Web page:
"America Will Survive," Hank Williams Jr.
Following the 9/11 attacks, Hank Williams Jr. reworked his classic "A Country Boy Can Survive" into "America Will Survive." The singer debuted the song during the Country Freedom Concert on CMT in October of 2001 and recorded a studio version later that month.
"Courtesy of the Red, White and Blue (The Angry American)," Toby Keith
Toby Keith wrote the polarizing 2002 hit "Courtesy of the Red, White and Blue (The Angry American)" in just 20 minutes. The song was inspired by the death of Keith's father, veteran Hubert Keith (H.K.) Covel, and 9/11. Though the country star wrote the song in 2001, he didn't make the decision to release it until after seeing the reaction from servicemen and women. Following his performance, a commander approached Keith and urged him to release the song.
"I prayed about it and discussed it with everybody for a long time, because I knew it was going to cause a storm," Keith said (quote via The Boot). "But at the end of the day, I was like, 'If it means that much to those guys, then I don't care. I'll do it.'"
"Where the Stars and Stripes and the Eagle Fly," Aaron Tippin
Though Aaron Tippin wrote "Where the Stars and Stripes and the Eagle Fly" with Casey Beathard and Kenny Beard for his 2000 album People Like Us, the song wasn't recorded until after the September 11 tragedy. All proceeds from the song went to the Red Cross and its relief efforts for families impacted by the 9/11 attacks.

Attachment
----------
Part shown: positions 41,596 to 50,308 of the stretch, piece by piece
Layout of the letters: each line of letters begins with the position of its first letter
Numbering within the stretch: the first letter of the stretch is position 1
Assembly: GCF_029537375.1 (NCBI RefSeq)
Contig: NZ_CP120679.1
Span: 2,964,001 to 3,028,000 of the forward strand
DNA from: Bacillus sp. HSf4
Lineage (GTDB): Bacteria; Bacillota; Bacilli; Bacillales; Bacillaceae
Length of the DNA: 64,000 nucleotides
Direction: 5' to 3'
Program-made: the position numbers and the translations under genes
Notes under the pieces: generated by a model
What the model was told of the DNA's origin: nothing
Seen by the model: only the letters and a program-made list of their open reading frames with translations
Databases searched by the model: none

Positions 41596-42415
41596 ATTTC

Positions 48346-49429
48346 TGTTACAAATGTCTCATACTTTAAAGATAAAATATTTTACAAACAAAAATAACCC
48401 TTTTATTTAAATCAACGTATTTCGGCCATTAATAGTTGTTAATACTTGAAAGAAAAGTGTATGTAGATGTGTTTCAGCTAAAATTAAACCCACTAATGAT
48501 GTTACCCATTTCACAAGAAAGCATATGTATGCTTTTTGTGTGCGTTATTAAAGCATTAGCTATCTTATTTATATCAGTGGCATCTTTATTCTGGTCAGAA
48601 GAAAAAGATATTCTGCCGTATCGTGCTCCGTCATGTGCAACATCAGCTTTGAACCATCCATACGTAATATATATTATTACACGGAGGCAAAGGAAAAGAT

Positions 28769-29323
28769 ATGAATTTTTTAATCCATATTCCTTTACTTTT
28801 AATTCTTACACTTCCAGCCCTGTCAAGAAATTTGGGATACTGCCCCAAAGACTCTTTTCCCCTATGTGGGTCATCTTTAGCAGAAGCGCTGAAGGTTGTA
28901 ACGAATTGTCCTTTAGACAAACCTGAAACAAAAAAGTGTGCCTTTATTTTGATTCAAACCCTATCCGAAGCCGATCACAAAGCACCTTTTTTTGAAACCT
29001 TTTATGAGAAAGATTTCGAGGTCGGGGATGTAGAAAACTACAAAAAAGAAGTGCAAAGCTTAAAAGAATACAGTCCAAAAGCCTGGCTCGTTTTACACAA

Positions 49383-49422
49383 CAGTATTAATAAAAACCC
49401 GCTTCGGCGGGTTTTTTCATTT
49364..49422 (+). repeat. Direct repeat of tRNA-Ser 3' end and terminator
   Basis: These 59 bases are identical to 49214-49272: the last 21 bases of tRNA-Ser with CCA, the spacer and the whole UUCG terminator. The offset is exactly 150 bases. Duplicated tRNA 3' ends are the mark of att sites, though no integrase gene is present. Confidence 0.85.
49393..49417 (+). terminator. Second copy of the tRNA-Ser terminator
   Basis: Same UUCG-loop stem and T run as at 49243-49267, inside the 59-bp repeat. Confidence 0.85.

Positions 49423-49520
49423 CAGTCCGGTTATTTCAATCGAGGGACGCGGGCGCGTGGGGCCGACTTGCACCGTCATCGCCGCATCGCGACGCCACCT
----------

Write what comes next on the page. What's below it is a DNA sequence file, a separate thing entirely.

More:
"Hole in the World," The Eagles
"There's a hole in the world tonight/ There's a cloud of fear and sorrow," the band sings. "There's a hole in the world tonight/ Don't let there be a hole in the world tomorrow."
"America the Beautiful," Willie Nelson & Friends
Country legend Willie Nelson delivered a gorgeous rendition of "America the Beautiful" during the 2001 benefit concert America: A Tribute to Heroes. Nelson was joined by Tom Petty, Mariah Carey, Reba McEntire, Stevie Wonder, Adam Sandler, George Clooney, and many more.
"Where Were You When the World Stopped Turning," Alan Jackson
Alan Jackson debuted his stirring "Where Were You (When the World Stopped Turning)" on the November 2001 CMA Awards. The song vocalized the anger and sorrow Americans were feeling in the wake of the 9/11 tragedy. But it's also a song about hope and love for our neighbors.
"I know Jesus and I talk to God/ And I remember this from when I was young," Jackson sings. "Faith, hope and love are some good things He gave us/ And the greatest is love."
"I've always felt uncomfortable about the attention this song's brought to me," Jackson said in his acceptance speech after the song was awarded Song of the Year at the 2002 ACM Awards. "And I guess I was always uncomfortable about what it was written about. I'm still angry and sad and forever changed about, you know, what happened that day. I thank God for sending the words of music down to me because I believe I was an instrument for that for whatever reason. And I don't feel like I could accept this award for this song without sharing it with and dedicating it to thousands of people, men and women and children that died, and suffered and are still suffering because of that cowardly and heartless attack on America and man kind. This is for all of them."